Verily I say unto you, Except ye be converted, and become as little children, ye shall not enter into the kingdom of heaven.
“Brother Boots, we’d like to extend you a call to serve in the Primary, specifically to work with the Sunbeams.”
I swallowed hard. I’m certain a bit of color drained from my face.
“I’ll do it, but I don’t know how successful I’ll be. The last time I taught Primary, it didn’t go very well.”
The good bishop smiled. ”I understand. It can be challenging. We prayed about it, and it was very clear to us that you needed to be with the Sunbeams. Also, you won’t be alone – you’ll have a co-teacher. Talk to the Primary president. She’ll have your manual and help set you up with everything you need.”
In the LDS faith, Sunday services are three hours in length. One hour, usually the first in the block, is sacrament meeting, similar to Catholic mass in which members receive the sacrament and listen to sermons. The other two hours are divided up into a variety of meetings and classes which vary depending on age and gender: Sunday school, Relief Society for the sisters, priesthood meetings for the teenage and adult brethren. For children age 12 and under, there’s Primary. The very youngest children, three years old turning four, go to Sunbeams. They’re fresh out of the nursery, which they started attending as 18-month-old toddlers. Sunbeams is the very first formal church class they’ve ever attended.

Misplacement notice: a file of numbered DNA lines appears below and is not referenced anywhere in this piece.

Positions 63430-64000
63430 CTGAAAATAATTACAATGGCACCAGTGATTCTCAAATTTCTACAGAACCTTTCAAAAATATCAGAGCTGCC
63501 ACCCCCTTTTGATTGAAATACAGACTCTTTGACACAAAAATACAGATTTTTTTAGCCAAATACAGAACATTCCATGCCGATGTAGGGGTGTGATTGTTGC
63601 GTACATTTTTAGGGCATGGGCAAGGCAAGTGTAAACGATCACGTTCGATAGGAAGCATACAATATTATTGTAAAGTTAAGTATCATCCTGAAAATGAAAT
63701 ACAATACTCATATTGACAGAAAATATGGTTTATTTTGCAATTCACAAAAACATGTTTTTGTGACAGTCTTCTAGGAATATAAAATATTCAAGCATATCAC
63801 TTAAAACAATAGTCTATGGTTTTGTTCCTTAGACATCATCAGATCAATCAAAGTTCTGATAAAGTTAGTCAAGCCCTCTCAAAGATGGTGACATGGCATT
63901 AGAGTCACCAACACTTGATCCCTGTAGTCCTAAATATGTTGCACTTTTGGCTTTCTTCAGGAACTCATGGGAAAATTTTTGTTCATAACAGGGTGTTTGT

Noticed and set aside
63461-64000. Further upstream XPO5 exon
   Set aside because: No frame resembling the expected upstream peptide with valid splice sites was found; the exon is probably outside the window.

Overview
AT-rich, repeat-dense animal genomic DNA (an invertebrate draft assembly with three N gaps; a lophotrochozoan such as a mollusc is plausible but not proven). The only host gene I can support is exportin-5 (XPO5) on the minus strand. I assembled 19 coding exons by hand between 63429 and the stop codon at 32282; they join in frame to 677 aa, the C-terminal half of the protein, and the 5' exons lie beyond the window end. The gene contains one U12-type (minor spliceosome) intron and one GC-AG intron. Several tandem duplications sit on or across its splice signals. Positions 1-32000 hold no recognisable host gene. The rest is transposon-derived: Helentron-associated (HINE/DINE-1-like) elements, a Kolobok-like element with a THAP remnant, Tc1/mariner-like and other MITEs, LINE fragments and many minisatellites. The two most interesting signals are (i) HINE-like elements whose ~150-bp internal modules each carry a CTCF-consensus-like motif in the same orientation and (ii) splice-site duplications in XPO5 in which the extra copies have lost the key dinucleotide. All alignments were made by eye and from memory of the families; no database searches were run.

Ecclesiastical responsibilities in the LDS faith such as teaching or leadership aren’t paid ministry positions – members are approached and asked to accept “callings,” to fulfill particular assignments. In my case, I have a fairly extensive teaching background in the Church. Besides a two-year mission, I’ve taught Sunday school classes, priesthood lessons and missionary preparation classes of various stripes, and delivered public sermons in two languages. Where my Church service is concerned, my lot has for the most part been in front of a class, which is just fine by me.
But Sunbeams? I’d worked with teenagers, with some degree of success, but it always appeared to me that my effectiveness as a teacher had some direct correlation with the age of my students. I had taught a Primary class about a decade before, but my memories of that experience remain decidedly negative; I didn’t feel that I had really made an impact on the kids. And as I don’t have children of my own, my direct experience with preschoolers bordered on the nonexistent. However, I have a personal policy in place that, barring some logistical barrier, I don’t turn down callings (here’s hoping my bishop never reads this).